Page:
On The Other Side: The Big Moon

The Big Moon’s third album ‘Here Is Everything’ was written through and after vocalist Juliette Jackson’s pregnancy. A record of change, it might come from a specific place but still feels universal.

Juliette Jackson sees The Big Moon’s third album ‘Here Is Everything’ as a record of two halves. The first was written while the singer was six months pregnant with her first child. Work on the album - the follow-up to 2020’s ‘Walking Like We Do’ - then stopped for half a year of, in Jules’ own words, “Aaaagh?!”, before the second was then written and laid down.

“When I listen to it, I can really hear the difference,” she reflects now, speaking to DIY on Zoom the morning after a now-common sleepless night. “I didn’t listen to the album after we finished it for a while, but I revisited it recently and it makes me feel so emotional - it makes me choke up!

“Becoming a parent feels like I’ve divided my life completely in half, and I can see that the old me is behind this wall, and the future me is on the other side,” she says. “I’m just not the same person anymore.” When she listens to the older songs on the album, it feels like “the old me is trapped inside them,” she reflects. “It’s amazing to be able to go there and listen to that person and all the things that she thought it was going to be like.”

“We’d never done the surgery of a record before. This time, we were like, ‘Hand me the scalpel!’”

— Fern Ford

While anyone would be justified in putting their band on pause while growing a literal human inside them, Jules used songwriting during this period as a tool with which to untangle her feelings, and says she’s delighted in retrospect that the songs on ‘Here Is Everything’ stand as a document of that time. “Some of it was really hard, but I am really glad that I did it and have this as a record of that insane time in my life,” she nods. “It’s weird, because sometimes I hate writing songs, but when I’ve finished a song, I feel amazing. It’s so cathartic to be able to express how you feel through music. It’s so much more expressive and says things in ways that words never could.”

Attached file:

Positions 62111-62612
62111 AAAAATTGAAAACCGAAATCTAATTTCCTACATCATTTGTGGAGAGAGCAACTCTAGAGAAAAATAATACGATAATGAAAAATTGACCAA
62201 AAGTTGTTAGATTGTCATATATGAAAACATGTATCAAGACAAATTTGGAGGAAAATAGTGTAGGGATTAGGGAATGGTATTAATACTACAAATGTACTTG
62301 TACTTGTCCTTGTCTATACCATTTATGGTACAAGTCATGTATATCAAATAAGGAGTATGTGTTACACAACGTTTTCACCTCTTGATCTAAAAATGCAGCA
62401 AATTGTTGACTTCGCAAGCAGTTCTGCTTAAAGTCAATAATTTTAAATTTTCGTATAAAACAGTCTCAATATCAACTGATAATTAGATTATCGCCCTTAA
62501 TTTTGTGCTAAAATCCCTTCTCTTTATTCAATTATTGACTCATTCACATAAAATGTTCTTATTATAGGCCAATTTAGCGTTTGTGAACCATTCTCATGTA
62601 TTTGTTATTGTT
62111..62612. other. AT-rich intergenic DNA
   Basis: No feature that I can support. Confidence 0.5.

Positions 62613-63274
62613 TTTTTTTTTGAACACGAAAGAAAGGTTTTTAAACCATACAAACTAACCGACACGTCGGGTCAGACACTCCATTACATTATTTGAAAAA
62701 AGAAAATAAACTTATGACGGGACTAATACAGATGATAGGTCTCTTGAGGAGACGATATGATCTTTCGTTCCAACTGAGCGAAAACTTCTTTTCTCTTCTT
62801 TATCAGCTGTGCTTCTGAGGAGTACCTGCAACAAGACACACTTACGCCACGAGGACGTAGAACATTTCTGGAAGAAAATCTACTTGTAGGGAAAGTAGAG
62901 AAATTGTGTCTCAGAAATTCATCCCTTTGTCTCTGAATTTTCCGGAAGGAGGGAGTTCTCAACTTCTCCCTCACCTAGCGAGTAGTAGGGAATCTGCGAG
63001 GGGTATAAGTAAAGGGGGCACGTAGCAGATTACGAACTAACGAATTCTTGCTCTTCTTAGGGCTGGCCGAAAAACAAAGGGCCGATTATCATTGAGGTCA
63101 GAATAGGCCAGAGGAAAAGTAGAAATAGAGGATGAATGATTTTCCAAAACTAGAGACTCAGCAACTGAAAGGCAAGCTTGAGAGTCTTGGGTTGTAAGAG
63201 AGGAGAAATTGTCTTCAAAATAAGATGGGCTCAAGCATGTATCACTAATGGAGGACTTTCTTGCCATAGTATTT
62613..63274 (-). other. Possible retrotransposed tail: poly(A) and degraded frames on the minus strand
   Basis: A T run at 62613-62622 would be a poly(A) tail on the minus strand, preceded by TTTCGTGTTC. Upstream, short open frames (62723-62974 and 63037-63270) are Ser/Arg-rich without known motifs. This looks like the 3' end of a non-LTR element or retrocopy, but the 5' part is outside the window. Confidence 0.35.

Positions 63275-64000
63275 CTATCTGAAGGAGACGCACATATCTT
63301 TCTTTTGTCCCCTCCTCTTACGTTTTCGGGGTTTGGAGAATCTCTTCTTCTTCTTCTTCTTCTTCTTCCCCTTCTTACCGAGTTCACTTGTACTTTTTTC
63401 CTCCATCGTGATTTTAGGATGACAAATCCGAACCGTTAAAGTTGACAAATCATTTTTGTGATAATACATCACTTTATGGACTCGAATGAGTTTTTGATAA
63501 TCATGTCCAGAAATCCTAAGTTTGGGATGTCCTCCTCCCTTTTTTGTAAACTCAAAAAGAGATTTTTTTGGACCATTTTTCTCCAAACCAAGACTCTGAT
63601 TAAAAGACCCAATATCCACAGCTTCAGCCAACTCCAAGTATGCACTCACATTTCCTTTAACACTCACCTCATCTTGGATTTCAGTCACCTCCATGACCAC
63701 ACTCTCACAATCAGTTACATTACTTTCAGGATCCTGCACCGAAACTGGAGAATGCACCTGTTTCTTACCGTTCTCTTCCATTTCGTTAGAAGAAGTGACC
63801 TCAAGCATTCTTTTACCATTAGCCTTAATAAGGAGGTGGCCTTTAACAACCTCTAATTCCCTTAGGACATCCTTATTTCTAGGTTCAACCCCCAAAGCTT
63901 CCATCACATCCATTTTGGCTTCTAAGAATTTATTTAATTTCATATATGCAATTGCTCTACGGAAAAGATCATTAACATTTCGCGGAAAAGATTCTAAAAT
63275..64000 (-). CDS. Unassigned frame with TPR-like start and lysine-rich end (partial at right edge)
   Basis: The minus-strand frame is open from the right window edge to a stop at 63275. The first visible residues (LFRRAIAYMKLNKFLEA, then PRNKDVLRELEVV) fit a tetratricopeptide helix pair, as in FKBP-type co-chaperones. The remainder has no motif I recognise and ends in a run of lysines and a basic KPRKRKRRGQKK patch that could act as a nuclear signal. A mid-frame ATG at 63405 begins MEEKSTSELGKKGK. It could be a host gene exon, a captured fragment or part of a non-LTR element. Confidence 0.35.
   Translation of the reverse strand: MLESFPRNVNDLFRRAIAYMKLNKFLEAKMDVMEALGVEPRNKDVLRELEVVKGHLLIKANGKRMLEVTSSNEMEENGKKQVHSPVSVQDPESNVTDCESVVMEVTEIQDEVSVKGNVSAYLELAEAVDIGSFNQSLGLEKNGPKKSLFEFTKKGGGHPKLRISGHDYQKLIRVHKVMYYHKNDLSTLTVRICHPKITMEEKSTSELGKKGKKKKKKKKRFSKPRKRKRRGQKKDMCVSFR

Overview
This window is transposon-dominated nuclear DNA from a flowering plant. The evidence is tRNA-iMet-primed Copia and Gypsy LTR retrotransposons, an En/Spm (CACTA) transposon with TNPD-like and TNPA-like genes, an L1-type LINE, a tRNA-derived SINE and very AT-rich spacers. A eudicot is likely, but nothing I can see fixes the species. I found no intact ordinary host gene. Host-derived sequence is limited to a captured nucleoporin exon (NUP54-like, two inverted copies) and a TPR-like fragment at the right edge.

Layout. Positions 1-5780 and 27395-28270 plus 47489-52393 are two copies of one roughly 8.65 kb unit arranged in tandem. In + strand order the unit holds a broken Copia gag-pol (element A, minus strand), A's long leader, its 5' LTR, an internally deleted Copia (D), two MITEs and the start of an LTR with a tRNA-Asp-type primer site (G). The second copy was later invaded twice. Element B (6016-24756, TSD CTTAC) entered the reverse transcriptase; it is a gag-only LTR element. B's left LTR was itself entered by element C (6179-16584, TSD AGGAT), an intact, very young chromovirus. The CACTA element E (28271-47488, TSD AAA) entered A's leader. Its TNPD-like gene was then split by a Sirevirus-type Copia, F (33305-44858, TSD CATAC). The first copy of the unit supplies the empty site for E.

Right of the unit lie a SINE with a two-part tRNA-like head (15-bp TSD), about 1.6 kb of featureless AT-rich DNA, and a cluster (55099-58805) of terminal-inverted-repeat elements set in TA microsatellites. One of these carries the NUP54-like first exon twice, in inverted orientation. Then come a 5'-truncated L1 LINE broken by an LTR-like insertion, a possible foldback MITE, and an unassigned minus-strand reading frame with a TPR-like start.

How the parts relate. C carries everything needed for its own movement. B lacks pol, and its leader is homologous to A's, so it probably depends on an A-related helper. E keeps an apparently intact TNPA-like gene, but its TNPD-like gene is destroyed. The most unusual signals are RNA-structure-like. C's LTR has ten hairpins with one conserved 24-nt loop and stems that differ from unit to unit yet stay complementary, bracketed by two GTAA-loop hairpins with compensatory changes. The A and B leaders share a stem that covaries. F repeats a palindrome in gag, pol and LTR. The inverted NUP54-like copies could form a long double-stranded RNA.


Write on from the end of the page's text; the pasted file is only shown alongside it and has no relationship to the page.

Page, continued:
‘Here Is Everything’ is an album with a balance of the ups and downs of her experience, and ecstatic first single ‘Wide Eyes’ contains lashings of the former. “There’s a lot of joy on the album but also a lot of pain, which is just how you feel after you become a parent,” she explains. “I felt insanely happy and insanely sad all the time. The songs really go across that spectrum of feelings.”

To write ‘Wide Eyes’, Jules went into the studio with singer-songwriter Jessica Winter. “I went to her studio and she said, ‘What do you want to do?’. And I was like, ‘I really need to write a happy song!’ I was feeling so much joy, but I couldn’t express it because I was so exhausted and just couldn’t string sentences together. I’m really, really happy with how that song came out - it just felt exactly right.”

The new album’s title also feels emblematic of the stark emotional openness on show: ‘Here Is Everything’, taken from a lyric in ‘Wide Eyes’, is Jules delving deeper than ever before. “I just felt like I couldn’t have given any more of myself to this album,” she reflects now, a sentiment that also links with its instantly-iconic album cover, which sees her posing on a bed while heavily pregnant. “When I saw the photo, we were all like, ‘Oh my god, this should be the cover!’ And I thought, ‘Great. I’m like, half naked.’ The title just seemed so… right. It’s literally me saying, ‘I’m not hiding anything. This is how I feel.’”